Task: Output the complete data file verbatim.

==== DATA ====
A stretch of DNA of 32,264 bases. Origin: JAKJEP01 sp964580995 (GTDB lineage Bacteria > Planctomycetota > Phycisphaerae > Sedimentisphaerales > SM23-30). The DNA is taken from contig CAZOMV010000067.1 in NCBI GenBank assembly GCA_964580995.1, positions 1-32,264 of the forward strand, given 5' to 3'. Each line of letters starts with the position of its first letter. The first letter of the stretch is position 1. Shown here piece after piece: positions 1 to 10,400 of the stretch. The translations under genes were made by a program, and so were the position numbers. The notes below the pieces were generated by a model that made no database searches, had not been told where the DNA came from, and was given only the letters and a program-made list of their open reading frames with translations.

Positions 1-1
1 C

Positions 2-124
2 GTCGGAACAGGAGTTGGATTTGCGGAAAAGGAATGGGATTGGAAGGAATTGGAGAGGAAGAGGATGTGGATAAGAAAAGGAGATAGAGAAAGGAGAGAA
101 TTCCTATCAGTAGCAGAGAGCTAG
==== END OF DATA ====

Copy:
A stretch of DNA of 32,264 bases. Origin: JAKJEP01 sp964580995 (GTDB lineage Bacteria > Planctomycetota > Phycisphaerae > Sedimentisphaerales > SM23-30). The DNA is taken from contig CAZOMV010000067.1 in NCBI GenBank assembly GCA_964580995.1, positions 1-32,264 of the forward strand, given 5' to 3'. Each line of letters starts with the position of its first letter. The first letter of the stretch is position 1. Shown here piece after piece: positions 1 to 10,400 of the stretch. The translations under genes were made by a program, and so were the position numbers. The notes below the pieces were generated by a model that made no database searches, had not been told where the DNA came from, and was given only the letters and a program-made list of their open reading frames with translations.

Positions 1-1
1 C

Positions 2-124
2 GTCGGAACAGGAGTTGGATTTGCGGAAAAGGAATGGGATTGGAAGGAATTGGAGAGGAAGAGGATGTGGATAAGAAAAGGAGATAGAGAAAGGAGAGAA
101 TTCCTATCAGTAGCAGAGAGCTAG